SANTA CLARA, Calif. — A startup is now in trials with a novel design for Internet of Things nodes targeting industrial uses. Filament wrote its own mesh networking protocol to significantly expand the range of LoRa networks and tapped the Bitcoin blockchain as part of its approach to security.
The company started four years ago as a crowdfunded maker of Arduino mesh networking boards. About two-and-a-half years ago, the now 35-person company started getting calls from potential Fortune 100 customers.
“They said they had problems building their own [in-house IoT] networks, but got ours working and wanted to do joint development projects,” said founder and chief executive Eric Jennings. “They wanted to link trillions of dollars in assets but not have to own the end-node devices that they could use anywhere in the world on- or off-line,” he said.
Filament’s engineers faced several probes figuring out how to keep track of end nodes that might sometimes be off-line. After several investigations, “we found we could solve it with aspects of blockchain, so we used the Bitcoin blockchain to establish trust — it was a practical solution,” he said.
Blockchain, often described as a kind of distributed write-only database, is seeing expanding use for a variety of applications beyond the Bitcoin currency where it got its start. They range across industries seeking an element of shared trust.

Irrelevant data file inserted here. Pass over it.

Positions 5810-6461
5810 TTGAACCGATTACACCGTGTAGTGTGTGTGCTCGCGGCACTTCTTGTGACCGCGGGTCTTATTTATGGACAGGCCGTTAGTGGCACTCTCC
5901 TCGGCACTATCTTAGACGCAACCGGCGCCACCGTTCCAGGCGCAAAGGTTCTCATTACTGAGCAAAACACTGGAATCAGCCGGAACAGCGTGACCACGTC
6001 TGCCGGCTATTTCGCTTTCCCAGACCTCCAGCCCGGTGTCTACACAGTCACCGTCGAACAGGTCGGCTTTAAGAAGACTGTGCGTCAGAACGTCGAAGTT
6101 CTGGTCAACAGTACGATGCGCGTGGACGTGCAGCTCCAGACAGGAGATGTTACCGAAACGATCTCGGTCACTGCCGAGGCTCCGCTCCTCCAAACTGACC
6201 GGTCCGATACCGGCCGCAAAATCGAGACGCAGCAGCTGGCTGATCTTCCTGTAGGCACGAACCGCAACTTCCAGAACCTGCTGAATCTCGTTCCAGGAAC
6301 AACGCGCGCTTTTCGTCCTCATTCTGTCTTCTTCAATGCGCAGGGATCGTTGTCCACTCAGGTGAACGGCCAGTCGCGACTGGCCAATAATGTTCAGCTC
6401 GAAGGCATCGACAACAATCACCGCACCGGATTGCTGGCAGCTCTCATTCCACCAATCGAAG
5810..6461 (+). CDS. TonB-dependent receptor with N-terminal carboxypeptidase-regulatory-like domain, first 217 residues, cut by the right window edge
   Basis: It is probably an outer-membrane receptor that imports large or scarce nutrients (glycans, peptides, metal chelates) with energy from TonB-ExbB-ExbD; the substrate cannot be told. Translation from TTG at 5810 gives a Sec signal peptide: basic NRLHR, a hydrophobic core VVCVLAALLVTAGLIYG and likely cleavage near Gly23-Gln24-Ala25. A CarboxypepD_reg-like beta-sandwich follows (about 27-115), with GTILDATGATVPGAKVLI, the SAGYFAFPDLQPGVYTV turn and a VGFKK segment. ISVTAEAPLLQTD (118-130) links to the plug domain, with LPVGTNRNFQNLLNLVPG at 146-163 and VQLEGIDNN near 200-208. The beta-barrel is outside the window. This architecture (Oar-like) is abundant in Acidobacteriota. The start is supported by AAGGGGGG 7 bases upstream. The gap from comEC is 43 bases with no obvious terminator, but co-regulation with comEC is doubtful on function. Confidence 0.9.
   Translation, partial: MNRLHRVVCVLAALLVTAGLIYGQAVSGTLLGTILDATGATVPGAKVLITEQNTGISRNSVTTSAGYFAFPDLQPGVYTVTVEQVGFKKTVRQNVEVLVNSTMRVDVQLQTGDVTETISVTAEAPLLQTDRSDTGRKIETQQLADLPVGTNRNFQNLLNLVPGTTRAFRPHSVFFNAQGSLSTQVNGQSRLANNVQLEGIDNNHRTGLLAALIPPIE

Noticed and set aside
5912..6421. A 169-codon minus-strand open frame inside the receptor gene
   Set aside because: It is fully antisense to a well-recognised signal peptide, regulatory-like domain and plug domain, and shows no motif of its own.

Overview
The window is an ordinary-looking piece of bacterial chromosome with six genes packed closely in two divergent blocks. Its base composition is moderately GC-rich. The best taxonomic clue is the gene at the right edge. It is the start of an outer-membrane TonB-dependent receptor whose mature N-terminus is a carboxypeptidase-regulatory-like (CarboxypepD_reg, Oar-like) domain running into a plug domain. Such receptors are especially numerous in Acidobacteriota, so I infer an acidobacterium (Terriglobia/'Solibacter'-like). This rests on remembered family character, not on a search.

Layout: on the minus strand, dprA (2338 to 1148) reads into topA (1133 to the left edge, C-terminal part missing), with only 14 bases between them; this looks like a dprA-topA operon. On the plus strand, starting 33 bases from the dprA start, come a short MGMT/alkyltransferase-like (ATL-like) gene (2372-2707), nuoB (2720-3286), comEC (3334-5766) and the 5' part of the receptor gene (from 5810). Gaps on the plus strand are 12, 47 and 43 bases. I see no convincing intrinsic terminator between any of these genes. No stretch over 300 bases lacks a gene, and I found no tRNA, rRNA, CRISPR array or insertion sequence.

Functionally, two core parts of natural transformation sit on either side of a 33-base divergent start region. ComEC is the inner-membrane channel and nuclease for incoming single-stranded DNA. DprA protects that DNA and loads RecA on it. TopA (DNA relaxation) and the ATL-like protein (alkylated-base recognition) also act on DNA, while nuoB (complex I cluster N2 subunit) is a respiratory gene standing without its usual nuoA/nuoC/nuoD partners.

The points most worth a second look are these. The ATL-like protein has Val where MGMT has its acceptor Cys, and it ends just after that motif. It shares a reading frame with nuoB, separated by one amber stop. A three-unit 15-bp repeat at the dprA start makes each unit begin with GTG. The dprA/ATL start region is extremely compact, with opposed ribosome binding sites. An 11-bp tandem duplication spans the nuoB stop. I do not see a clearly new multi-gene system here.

Separately, Filament embeds a hardware root-of-trust in every node. The simple controller can encrypt and store keys and decrypt digital signatures. “You can’t have any security without a secure element, and the one we use only costs 48 cents at scale,” he said.
The other novel part of Filament’s design is a mesh protocol for LoRa that supports as many as ten hops with reasonable latency and distances of up to nine miles between line-of-sight hops. LoRa’s native protocol supports a star network topology with one hop and distances of about a mile between hops.
The net result is a network that could cover the equivalent of a large city with a handful of devices. The so-called Tap nodes are being tested for applications such as securely connecting residential solar panels to a utility.
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